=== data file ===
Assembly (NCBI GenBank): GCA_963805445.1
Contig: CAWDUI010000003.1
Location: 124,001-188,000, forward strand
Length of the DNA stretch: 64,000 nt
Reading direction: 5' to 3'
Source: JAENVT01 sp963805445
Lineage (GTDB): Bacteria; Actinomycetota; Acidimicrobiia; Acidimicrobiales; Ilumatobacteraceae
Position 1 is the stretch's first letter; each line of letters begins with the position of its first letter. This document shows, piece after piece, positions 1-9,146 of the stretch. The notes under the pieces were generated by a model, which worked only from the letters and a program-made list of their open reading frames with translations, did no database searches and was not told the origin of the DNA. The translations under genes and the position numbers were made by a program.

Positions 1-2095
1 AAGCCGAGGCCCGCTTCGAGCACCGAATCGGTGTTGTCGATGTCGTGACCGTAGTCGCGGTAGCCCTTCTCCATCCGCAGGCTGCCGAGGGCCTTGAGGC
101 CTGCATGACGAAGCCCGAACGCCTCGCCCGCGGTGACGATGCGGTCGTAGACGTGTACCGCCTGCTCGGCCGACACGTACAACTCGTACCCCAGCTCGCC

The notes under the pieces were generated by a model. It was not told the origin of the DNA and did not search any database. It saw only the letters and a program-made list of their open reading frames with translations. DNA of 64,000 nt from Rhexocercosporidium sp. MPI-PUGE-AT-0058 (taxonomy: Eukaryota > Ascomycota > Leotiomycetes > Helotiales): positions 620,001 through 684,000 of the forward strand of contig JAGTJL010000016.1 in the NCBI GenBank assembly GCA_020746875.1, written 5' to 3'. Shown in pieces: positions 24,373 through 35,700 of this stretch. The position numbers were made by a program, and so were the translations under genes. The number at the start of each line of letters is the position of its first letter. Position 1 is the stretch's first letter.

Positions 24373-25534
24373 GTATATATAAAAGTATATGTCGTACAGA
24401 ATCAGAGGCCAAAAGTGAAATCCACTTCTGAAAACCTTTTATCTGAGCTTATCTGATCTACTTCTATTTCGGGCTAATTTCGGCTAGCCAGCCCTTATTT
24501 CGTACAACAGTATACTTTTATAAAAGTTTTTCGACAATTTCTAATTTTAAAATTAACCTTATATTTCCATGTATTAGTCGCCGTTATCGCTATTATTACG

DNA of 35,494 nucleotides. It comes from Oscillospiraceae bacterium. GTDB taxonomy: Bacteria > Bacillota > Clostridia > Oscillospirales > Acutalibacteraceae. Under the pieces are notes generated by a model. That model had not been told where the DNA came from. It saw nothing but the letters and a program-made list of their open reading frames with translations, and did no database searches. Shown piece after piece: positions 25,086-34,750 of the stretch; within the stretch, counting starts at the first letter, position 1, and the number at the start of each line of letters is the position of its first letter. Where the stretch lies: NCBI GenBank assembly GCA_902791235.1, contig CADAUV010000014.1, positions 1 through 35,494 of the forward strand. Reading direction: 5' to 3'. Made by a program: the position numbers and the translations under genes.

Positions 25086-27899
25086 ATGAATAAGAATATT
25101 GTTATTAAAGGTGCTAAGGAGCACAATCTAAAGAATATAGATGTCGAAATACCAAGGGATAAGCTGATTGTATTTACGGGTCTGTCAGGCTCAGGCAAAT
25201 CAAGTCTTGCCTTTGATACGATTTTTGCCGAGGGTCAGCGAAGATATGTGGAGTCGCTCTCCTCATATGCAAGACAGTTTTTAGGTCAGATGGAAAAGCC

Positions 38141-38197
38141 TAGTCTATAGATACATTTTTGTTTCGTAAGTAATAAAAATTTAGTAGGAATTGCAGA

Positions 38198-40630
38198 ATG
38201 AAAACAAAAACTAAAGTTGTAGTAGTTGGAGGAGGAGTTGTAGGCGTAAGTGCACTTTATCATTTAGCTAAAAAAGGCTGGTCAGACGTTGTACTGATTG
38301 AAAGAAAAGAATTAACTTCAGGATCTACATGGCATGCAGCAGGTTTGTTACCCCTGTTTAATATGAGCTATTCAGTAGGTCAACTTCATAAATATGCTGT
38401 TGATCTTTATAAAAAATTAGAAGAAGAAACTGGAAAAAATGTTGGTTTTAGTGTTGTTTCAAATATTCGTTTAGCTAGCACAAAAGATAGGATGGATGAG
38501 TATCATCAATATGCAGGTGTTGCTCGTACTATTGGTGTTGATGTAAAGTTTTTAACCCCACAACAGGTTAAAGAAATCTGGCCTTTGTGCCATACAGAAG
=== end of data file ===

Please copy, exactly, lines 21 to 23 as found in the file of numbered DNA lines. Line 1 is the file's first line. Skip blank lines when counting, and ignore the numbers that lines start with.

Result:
25201 CAAGTCTTGCCTTTGATACGATTTTTGCCGAGGGTCAGCGAAGATATGTGGAGTCGCTCTCCTCATATGCAAGACAGTTTTTAGGTCAGATGGAAAAGCC

Positions 38141-38197
38141 TAGTCTATAGATACATTTTTGTTTCGTAAGTAATAAAAATTTAGTAGGAATTGCAGA